Within a span of 12 hours, the Miami Hurricanes went from announcing that their head football coach was retiring to naming a familiar face as his replacement.
Out is Mark Richt, who stepped down Sunday after 18 years as a head coach, including the past three at his alma mater UM.
His replacement: Manny Diaz, Richt’s defensive coordinator all three years at Miami who had accepted the head coaching job at Temple earlier this month on Dec. 12.
“I never saw this coming, no one did,” Diaz said in a release sent out by UM late Sunday night officially announcing the hire. “I do hope that the Temple players, administration and fans appreciate the uniqueness of this situation and the overwhelming pull to stay home. Pat Kraft is a phenomenal leader and I know he will hire a great coach to move them forward.”
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But who is Diaz?
The 44-year-old Cuban American is a Miami native and the son of former Miami mayor Manny Diaz Sr.
He went to Miami Country Day and was a three-sport athlete in football basketball and baseball before ultimately attending Florida State and graduating in 1995. That’s where his 21 year (and counting) coaching career began as a graduate assistant in 1998.
From there, he went on to North Carolina State for six years, spending two years each as a graduate assistant (2000-2001), linebackers coach (2002-2003) and safeties coach/special teams coordinator (2004-2005).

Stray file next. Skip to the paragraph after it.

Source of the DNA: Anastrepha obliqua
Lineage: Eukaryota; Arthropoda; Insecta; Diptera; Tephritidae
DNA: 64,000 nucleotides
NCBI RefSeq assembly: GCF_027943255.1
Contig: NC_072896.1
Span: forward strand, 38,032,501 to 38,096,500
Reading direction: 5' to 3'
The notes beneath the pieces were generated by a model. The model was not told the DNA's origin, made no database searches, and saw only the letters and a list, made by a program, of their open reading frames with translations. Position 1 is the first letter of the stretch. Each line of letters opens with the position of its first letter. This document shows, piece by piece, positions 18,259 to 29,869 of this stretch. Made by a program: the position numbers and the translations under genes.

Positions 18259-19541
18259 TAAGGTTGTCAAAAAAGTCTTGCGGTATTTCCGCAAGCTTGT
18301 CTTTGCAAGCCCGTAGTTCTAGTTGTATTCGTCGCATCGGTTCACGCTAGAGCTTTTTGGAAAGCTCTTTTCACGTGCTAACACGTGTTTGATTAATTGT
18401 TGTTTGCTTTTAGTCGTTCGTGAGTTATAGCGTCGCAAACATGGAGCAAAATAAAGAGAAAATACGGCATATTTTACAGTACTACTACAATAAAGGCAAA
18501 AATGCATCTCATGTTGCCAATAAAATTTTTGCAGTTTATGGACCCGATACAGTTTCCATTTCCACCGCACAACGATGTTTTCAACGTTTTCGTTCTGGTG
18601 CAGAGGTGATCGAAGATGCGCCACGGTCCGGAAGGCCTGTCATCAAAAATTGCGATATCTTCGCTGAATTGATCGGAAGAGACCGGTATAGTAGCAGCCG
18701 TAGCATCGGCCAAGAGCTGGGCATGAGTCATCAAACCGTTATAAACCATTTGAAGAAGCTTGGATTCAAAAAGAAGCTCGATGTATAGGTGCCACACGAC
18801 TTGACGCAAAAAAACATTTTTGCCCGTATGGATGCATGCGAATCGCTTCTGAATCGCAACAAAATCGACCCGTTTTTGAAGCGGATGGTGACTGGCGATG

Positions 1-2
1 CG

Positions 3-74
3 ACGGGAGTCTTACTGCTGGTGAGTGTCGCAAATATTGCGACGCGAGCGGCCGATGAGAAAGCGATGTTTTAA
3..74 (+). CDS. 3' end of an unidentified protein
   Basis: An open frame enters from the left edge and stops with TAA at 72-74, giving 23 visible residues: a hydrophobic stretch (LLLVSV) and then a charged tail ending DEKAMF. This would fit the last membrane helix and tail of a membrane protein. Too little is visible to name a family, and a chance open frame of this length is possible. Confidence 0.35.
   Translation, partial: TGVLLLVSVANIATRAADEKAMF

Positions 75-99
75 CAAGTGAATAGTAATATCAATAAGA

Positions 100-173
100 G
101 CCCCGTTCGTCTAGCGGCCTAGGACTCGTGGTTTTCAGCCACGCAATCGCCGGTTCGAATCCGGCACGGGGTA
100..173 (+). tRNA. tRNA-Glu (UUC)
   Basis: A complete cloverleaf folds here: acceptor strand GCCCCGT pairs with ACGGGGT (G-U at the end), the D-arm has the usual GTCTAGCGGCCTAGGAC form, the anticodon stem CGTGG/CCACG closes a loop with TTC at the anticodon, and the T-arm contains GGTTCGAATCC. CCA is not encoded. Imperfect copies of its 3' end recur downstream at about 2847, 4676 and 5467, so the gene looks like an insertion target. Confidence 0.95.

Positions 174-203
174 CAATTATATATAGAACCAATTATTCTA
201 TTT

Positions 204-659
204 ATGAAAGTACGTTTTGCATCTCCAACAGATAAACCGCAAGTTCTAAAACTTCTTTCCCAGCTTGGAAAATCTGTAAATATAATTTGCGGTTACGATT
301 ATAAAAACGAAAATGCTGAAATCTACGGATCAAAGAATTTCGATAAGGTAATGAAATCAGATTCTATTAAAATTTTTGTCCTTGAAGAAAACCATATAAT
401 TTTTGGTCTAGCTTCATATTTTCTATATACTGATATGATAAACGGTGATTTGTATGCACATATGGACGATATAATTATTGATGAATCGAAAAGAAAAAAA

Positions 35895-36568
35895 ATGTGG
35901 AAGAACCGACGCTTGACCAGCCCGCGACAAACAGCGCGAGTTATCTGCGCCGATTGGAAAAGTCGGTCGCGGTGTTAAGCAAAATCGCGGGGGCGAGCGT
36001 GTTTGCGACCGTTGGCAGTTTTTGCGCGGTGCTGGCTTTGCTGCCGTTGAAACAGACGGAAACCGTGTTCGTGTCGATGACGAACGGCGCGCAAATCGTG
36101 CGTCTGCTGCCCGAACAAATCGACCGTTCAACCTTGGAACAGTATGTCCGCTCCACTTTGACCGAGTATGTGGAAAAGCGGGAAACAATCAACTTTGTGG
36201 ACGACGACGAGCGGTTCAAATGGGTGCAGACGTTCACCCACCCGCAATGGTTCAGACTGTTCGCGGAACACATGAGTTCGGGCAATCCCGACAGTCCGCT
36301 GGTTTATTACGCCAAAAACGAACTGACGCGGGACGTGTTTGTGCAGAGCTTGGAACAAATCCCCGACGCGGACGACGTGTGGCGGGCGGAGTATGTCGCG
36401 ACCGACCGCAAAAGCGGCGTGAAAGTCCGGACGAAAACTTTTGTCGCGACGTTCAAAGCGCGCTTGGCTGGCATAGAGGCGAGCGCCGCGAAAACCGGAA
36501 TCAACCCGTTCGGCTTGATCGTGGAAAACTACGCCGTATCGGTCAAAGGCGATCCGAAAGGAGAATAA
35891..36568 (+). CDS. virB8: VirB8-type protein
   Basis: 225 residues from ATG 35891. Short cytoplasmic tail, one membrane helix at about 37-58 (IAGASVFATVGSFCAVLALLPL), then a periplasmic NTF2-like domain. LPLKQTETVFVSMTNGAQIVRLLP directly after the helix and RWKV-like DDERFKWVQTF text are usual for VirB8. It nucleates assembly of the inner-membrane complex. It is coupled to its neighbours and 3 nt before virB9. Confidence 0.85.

After that, it was stops at Middle Tennessee (2006-2009), Mississippi State (2010), Texas (2011-2013), Louisiana Tech (2014) and Mississippi State again (2015) — all as defensive coordinator — before he returned home to coach alongside Richt at UM.
“At this stage he gets it,’’ Diaz Sr. told the Herald back in 2016. “We’re so excited to have Manny and the family back home.’’
The Hurricanes were happy he was here, too, considering he led some of the top defenses in the country all three years.
He brought back a 4-3, speed-driven, pummel-the-quarterback defense reminiscent of former UM champions and it paid off.
UM’s defense improved progressively year over year under Diaz, culminating in 2018 with the Hurricanes leading the country in tackles for loss (136), ranking fifth in total defense (just 278.9 yards allowed per game) and 18th in scoring defense (19.5 points allowed per game).
He’s candid. He tells it like it is. And he’s respected by his players and colleagues.
“Manny understands the Miami swagger, Diaz Sr. said. “He grew up in it.’’
And while it looked like he might be leaving when he took that Temple job, he’s staying where he grew up.